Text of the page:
Changes: New plans for the Grand Bohemian scale back the number of condo units.
As Tampa Bay's real estate market has cooled, the chill has hit some projects harder than others. When the Grand Bohemian Hotel & Residences opened its sales office last February in downtown St. Petersburg, developer Richard Kessler announced he was building 82 condos, priced between $500,000 and $5 million and scheduled for completion in 2008. Six months later, Kessler said the complex will contain 30 fewer condos, and delays will push the finish date to 2009.
Across the bay, the proposed Trump Tower has faced slowdowns amid rising costs and slumping sales. As of August, developer SimDag still did not have a financing source.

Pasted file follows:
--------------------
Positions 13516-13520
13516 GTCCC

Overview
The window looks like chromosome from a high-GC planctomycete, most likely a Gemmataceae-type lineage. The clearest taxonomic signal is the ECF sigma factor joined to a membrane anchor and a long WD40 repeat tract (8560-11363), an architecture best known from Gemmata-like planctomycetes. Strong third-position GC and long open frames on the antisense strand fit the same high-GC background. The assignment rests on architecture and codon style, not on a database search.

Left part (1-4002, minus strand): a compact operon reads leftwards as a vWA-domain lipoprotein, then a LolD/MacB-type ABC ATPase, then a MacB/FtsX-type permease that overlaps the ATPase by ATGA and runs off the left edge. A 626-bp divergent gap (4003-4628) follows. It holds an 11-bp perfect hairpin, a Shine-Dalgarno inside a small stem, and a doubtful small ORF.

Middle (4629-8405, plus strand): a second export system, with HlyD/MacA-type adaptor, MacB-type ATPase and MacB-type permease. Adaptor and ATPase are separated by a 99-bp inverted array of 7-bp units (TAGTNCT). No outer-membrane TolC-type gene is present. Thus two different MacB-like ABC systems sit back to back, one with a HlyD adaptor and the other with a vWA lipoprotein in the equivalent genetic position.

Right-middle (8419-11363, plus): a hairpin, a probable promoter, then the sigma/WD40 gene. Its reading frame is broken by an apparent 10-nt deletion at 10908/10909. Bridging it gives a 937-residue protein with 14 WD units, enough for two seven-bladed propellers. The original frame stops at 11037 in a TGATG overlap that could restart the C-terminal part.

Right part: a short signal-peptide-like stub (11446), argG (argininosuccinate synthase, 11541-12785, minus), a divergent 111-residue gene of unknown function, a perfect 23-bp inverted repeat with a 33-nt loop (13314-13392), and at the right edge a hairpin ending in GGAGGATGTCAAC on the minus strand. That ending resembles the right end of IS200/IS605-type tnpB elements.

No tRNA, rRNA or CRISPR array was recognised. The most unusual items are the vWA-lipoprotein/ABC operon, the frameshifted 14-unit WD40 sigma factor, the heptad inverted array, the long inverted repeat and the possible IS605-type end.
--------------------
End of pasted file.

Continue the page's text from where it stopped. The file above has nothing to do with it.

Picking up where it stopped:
Meanwhile, developers of more modestly priced units are bullish about prospects in the region.
Following brisk sales at SkyPoint Condos, a 32-story downtown Tampa tower, Novare-Intown Tampa Development is gearing up for a new project, Mosaic. Novare- Intown's Greg Minder says Tampa isn't suffering from the same woes as Miami or Fort Lauderdale because "we're undersupplied in general and certainly undersupplied on lower-priced ones."
Joel Cantor also reports steady sales at his Signature Place, a 35-story downtown St. Petersburg project. With units starting in the $450,000s, Cantor says he's about 72% sold out. Speculators have been "driven out of the market," he says.
Susan Fleming Bennett, a real estate lawyer with the Tampa firm of Stearns Weaver Miller Weissler, says lenders are still expressing an appetite for financing condo projects in the area but are being "much more selective."